56. Hermodactylus, Auct.—Hermodactyl.
History.—Among the later Greek and the Arabian physicians, a medicine called hermodactyl (ερμοδάκτυλος, from Έρμης, Mercury or Hermes; and δάκτυλος, a finger) was in great repute as a remedy for arthritic diseases. It was first mentioned by Alexander of Tralles, [Lib. xl.] who flourished A. D. 560. Paulus Aegineta, [Opera, lib. iii. cap. 78; also, Adams'a Transtlation for the Sydenham Society, vol. i. p. 660; and vol. iii. pp. 114 and 495.] who lived A.D. 650, Avicenna, [Lib. ii. cap. 352.] Serapion, [De simplicibus, cap. 194.] and Mesue, [Opera, p. 37, ed. Bonon. 1484.] also speak of it. It is deserving of especial notice, that, under the name of Surugen or Hermodactyl, Serapion comprehends the κολχικόν and εφήμερον of Diosoorides, and the ερμοδάκτυλος of Paulus. By some of the old writers, hermodactyl was called anima articulorum, or the soul of the joints.
Natural History.—The cormi brought from Oriental countries in modern times under the name of hermodactyls, answer to the descriptions given of the ancient substance bearing this name. I am, therefore, induced to believe them to be identical with the latter. Their resemblance to the cormi of Colchicum autumnale leads me to reject the notion of Matthiolus, at one time entertained by Linnaeus, [Murray, App. Med. vol. v. p. 215.] and adopted by Martius [Pharmakognosie, 42.] and Fraas, [Syn. Plant. Fl. Classicae, p. 293, 1845.] that they are produced by Iris tuberosa. That they are the underground stems of some species of Colchicum can scarcely, I think, be doubted by any one who carefully examines them. Notwithstanding the statements of Mr. Want [Med. and Phys. Journal, vol. xxxii.] and of Sir H. Halford, [London Medical Gazette, vol. viii. p. 318.] I cannot admit the assumption that hermodactyls are the cormi of Colchicum autumnale, though this is the only species of Colchicum admitted into the new Greek Pharmacopoeia. Though resembling the latter in several circumstances, they possess certain distinctive peculiarities. Some of the most eminent pharmacologists of Europe (e.g. Guibourt, Goebel, Geiger, Geoffroy, &c.) also regard them as distinct. The Colchicum illyricum, mentioned in many works as yielding hermodactyl, is unknown to modern botanists. The cormus of Colchicum byzantinum is too large to be confounded with hermodactyl. Colchicum variegatum has been supposed by several botanists and pharmacologists to bo the source of hermodactyl, but further evidence is required to establish the opinion. This plant is a native of Sicily, Crete, Greece, and Portugal. Dr. Sibthorp [Prod. Fl. Graecae, ii. 250.] found it on Helicon, Parnassus, and other mountains of Greece. It is not improbable, I think, that Colchicum bulbocodiodes may yield hermodactyl, which Dale [Pharmacologia, p. 245. ed. 3tia.] tells us is brought from Syria. Dr. Lindley informs me that this species was found by Colonel Chesney near the Euphrates, where it was very common, flowering in March. The cormi were not brought over. Iris tuberosa was not found there. Forskål [Fl. Aegypt. Arab. p. 77.] found Colchicum montanum (which Sprengel, in his Syst. Veg., regards as identical with C. bulbocodiodes) at Kurma, in Arabia.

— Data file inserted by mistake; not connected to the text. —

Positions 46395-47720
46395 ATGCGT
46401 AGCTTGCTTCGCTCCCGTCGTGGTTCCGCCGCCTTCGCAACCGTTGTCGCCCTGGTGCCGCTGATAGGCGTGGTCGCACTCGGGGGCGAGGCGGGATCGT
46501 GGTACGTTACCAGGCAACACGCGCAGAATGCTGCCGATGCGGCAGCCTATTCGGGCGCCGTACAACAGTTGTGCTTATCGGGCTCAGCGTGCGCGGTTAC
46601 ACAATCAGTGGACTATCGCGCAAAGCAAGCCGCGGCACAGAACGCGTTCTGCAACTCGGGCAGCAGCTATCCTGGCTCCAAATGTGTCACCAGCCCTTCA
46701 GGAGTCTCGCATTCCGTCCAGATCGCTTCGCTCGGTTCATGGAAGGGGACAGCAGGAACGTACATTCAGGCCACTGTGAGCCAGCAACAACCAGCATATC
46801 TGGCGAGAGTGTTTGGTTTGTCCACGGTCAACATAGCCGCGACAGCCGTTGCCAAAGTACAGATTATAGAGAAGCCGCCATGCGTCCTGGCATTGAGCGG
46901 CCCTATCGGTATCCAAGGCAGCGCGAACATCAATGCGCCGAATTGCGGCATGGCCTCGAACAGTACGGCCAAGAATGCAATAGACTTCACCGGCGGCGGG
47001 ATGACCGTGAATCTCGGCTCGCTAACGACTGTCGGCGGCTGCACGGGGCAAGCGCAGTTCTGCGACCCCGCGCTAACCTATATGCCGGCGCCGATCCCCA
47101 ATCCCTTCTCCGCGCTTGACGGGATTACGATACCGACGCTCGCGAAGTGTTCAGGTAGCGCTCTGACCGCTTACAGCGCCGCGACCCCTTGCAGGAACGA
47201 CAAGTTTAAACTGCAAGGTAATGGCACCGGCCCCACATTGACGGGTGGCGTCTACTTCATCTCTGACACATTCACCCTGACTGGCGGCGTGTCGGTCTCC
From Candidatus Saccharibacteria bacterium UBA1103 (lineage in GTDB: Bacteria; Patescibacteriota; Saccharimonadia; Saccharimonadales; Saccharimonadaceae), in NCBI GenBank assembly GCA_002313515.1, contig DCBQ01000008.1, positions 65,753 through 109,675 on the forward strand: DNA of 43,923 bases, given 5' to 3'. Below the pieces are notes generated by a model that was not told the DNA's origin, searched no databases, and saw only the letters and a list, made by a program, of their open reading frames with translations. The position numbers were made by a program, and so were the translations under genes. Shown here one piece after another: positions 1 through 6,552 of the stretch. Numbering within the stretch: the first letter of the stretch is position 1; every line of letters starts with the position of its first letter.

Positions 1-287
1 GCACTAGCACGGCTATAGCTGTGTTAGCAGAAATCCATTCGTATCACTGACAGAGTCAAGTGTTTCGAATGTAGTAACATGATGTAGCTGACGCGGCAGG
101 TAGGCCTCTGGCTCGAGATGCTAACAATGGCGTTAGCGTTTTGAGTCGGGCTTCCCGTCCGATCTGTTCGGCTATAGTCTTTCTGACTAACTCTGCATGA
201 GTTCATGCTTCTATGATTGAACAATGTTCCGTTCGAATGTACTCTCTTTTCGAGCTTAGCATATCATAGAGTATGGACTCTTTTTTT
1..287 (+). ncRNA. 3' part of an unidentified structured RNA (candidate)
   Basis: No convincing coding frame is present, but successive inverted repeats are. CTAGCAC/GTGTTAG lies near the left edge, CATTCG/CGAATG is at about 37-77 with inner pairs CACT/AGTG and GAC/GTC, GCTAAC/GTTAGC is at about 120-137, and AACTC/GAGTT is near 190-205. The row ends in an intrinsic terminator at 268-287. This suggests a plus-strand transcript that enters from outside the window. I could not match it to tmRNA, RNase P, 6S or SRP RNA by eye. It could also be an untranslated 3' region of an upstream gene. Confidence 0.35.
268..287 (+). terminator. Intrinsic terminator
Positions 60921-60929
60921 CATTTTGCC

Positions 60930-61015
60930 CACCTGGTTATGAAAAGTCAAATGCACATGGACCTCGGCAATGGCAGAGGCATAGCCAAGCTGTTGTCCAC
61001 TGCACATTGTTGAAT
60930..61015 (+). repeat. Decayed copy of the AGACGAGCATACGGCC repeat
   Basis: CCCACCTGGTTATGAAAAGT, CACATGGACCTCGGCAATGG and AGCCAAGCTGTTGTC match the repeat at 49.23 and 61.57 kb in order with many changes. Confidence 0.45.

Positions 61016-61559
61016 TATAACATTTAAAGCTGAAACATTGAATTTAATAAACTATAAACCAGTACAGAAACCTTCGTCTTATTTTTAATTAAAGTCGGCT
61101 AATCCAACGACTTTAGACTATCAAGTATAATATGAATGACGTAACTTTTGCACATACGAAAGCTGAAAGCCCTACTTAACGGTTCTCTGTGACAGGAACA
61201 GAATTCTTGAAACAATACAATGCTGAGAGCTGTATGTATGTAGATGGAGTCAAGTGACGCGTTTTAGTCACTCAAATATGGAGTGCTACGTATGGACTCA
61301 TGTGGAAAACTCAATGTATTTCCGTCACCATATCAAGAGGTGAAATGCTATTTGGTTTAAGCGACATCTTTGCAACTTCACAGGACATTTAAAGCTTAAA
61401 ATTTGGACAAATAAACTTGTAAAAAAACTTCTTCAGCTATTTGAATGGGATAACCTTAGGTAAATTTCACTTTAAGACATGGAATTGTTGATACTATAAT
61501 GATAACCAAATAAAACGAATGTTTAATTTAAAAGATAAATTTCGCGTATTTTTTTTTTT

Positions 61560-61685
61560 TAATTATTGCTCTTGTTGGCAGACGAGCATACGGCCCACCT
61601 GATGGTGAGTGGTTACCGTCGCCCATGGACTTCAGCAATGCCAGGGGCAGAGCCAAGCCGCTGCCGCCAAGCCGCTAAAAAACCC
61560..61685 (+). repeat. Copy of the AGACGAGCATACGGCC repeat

Description.—Mesue says that hermodactyl is either long, like the finger, or round. Of the round, he adds, there are three kinds—the white, the red, and the black; the white being the best. C. Bauhin [Pinax, p. 67, 1671.] considered that the black and red hermodactyl of Mesue and Serapion are C. autumnale, or, as he terms it, "Colchicum commune;" but the white hermodactyl he regarded as a distinct kind, which he calls "Colchicum radice siccata alba." Through the kindness of my friend Professor Royle, I have had the examination of two kinds of hermodactyl, procured by him in the bazaars of Northern India, brought, he thinks, from Surat or Bombay, and probably imported there from the Red Sea.